Atomic Theory

             In ancient Greek the word atom meant the smallest indivisible particle that could be conceived. The atom was thought of as indestructible; in fact, the Greek word for atom means "not divisible." Knowledge about the size and make up of the atom grew very slowly as scientific theory progressed. What we know/theorize about the atom now began with a core theory devised by Democrotus, a Greek philosopher who proposed that matter consisted of various types of tiny discrete particles and that the properties of matter were determined by the properties of these particles. This core theory was then modified and altered over years by Dalton, Thompson, Rutherford, Bhor, and Chadwick. The atoms original structure was simple, but as more and more research was done the atom became more complex and puzzling
             The five atomic theories of the past two centuries represent the sudden advancement of science in modern times. Beginning with a basic theory on the behavior of atoms to the current model, some changes have been made, and some ideas are still the same. Ancient Greek philosophers believed that everything was made up of invisible particles called atoms. Since then the theory of atoms did not progress until 1803.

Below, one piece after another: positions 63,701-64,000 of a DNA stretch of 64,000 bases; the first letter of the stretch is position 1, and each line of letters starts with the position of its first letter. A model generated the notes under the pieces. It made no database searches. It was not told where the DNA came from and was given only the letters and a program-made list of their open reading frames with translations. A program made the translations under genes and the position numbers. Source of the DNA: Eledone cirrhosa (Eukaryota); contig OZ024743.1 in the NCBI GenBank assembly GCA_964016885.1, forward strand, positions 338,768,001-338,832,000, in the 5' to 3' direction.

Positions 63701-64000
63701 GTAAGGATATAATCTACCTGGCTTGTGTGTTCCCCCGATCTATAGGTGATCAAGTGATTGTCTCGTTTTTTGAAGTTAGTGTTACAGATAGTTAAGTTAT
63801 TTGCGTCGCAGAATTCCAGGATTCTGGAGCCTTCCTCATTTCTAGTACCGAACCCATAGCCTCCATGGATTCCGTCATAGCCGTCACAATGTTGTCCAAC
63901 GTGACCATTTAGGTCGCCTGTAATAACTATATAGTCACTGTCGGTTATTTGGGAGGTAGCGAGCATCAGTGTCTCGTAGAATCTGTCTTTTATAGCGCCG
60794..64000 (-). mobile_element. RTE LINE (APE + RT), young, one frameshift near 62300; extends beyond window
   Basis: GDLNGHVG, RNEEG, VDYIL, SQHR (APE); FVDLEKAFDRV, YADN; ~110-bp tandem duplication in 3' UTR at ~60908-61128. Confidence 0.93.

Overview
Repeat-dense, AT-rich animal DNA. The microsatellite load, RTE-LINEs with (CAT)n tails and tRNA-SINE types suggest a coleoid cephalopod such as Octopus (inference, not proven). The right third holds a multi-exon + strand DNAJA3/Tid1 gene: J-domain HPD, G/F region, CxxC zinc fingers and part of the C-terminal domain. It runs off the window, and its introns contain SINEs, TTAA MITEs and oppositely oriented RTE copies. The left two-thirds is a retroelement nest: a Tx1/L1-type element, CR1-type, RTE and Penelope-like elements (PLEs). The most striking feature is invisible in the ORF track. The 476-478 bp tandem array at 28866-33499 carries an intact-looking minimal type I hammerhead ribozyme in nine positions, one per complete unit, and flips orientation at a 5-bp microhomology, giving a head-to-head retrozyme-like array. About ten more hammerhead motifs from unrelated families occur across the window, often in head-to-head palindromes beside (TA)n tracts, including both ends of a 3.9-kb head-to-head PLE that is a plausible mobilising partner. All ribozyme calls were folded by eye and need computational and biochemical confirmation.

John Dalton was the first scientist to compose a theory of matter based on atoms. Dalton's atomic theory is based on four concepts. He stated:
             "1. All elements are composed of atoms, which are indivisible and
             2. All atoms of the same element are exactly alike; in particular, they
             3. Atoms of different elements are different; in particular, they have
             4. Compounds are formed by the joining of atoms of two or more
             All of Dalton's ideas account for the laws of definite and multiple proportions and the law of conservation of mass. Some of Dalton's points are still thought to be true, but over time this original theory has been modified.
             The first of these modifications came in 1897 when J.J. Thomson discovered th...

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Atomic Theory. (1969, December 31). In Retrieved 23:26, January 18, 2017, from